1. Garball
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    Garball Sometimes nothing can be a real cool hand. Supporter Contributor

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    pigeonholing

    Discussion in 'General Writing' started by Garball, Jul 18, 2013.

    Currently, my MS is a genre crossing, style blender that I am not sure how to make more marketable (if that's possible). I wrote in more of a character driven, deeper meaning, literary style, but I was told (on this forum included) that if you bring in a monster of any sorts – in this case a devil – the work will automatically be filed under horror. Is this true? I think of A Christmas Carol or Goethe's Faust and wonder if those are horror stories; after all, some of the main characters are supernatural creatures. And, like those works mentioned, my story is not scary. Maybe I'm misconstruing the definition of the horror genre altogether. I looked at King and Koontz and they were listed under Speculative Fiction. Is this an umbrella term for stories that don't really fit a mold?

    My problem lies in the fact that if creatures are going to pull the story away from literary style, then the story needs to be more plot driven. In my case it needs to be sped up and a lot of backstory dropped. For this to happen, my word count will drop to around 78K. Is this too short?

    Should I keep my story how I like it and see if an agent bites first?
    Am I over thinking?
    Could it just be a piece of Spec-Fic?
    Who put the bomp in the bomp, bomp, bomp?
     
  2. shadowwalker
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    shadowwalker Contributing Member Contributor

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    Without having read any of it, I'd say keep it the way you like it, and see how it's received by the first round of queries. Why fix what may not be broken?
     
  3. Garball
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    Garball Sometimes nothing can be a real cool hand. Supporter Contributor

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    It has been 7 weeks since my first round of 10 queries I wrote to test the waters. I have received two rejection letters (one was not stock, but did not provide advice).
     
  4. EdFromNY
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    EdFromNY Hope to improve with age Supporter Contributor

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    Not enough time or responses to judge. Patience! :D
     
  5. Garball
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    Garball Sometimes nothing can be a real cool hand. Supporter Contributor

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    I have already hacked out a large chunk from my original MS after reading an interesting article about telling the reader stories you want to tell vs stories you need to tell. My problem may very well lie between my own ears. I really like my story, but I think it might be kind of boring to a lot of people...I don't know.
     
  6. shadowwalker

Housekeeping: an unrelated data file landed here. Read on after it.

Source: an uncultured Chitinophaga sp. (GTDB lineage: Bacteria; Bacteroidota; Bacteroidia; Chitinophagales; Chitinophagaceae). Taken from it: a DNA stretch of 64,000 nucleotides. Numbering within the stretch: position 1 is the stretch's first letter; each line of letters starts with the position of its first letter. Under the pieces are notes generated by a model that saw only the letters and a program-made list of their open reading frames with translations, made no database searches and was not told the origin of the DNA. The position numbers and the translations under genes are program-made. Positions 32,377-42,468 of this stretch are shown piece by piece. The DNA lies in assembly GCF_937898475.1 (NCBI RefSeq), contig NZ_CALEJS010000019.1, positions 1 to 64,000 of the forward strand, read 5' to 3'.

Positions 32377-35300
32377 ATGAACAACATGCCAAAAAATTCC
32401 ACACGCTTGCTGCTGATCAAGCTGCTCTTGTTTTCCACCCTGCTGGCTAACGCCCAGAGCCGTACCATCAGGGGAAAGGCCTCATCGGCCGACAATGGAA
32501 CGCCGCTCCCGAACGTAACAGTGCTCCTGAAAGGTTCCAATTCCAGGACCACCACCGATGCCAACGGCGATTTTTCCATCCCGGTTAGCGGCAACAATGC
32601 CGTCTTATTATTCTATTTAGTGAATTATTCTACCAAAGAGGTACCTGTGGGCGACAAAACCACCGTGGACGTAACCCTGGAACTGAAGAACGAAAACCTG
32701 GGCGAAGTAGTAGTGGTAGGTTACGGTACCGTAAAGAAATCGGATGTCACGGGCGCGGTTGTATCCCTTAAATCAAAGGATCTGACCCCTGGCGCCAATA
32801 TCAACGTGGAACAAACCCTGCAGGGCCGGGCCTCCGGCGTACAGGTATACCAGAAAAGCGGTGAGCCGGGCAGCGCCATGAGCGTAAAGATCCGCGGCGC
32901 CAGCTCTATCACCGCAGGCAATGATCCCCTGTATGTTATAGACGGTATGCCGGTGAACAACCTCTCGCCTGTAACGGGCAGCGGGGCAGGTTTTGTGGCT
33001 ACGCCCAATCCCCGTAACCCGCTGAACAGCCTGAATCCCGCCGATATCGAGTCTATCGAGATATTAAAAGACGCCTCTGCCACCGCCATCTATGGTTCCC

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    shadowwalker Contributing Member Contributor

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    Have you had it critiqued (all or parts)? If not, that might be a good next step - get some objective views.
     
  7. KaTrian
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    KaTrian A foolish little beast. Staff Supporter Contributor

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    I immediately thought of some of my fave novels and they have ghosts and monsters, but are not categorized as horror (e.g. Dina's Book by Herbjorg Wassmo).

    Speaking of the Devil, Amazon categorizes I, Lucifer as
    Literature & Fiction > British > Contemporary
    Literature & Fiction > Literary
    Mystery, Thriller & Suspense > Thrillers > Psychological Thrillers
    Religion & Spirituality > Fiction

    So... the answer is no? Or I misunderstood the question.

    I also second this:
    Beta-readers are often good at pointing out what might not fit. As long as you haven't other people's opinions I guess if I were you, I'd just keep the ms as it is.
     
  8. Garball
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    Garball Sometimes nothing can be a real cool hand. Supporter Contributor

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    How many beta readers does it take to get good, well-rounded feedback?
     
  9. shadowwalker
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    shadowwalker Contributing Member Contributor

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    It depends on how well you know them and their own writing, I would say. I have two betas that I have worked with for years - I trust their judgment completely. If you don't know the people that well, then I would advise getting at least 3-5 - or posting to some of the crit areas on the various writing forums, or finding some crit sites online.
     
  10. KaTrian
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    KaTrian A foolish little beast. Staff Supporter Contributor

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    Also, usually it's polite to be prepared to beta-read right back, though there're at least some fan fic-writers who also beta-read original works without making you read their fan-fic x) I remember coming across one, at least, but she wouldn't read anything potentially unpleasant. Point being, if you haven't time to return the favor, it might be more difficult to find beta-readers.Oh but there's one big, big writing forum ran by a woman with an unusual first name where users can find available beta-readers, there's a specific thread for that, but you'd probably have to establish yourself to a degree there before PMing potential readers.
     

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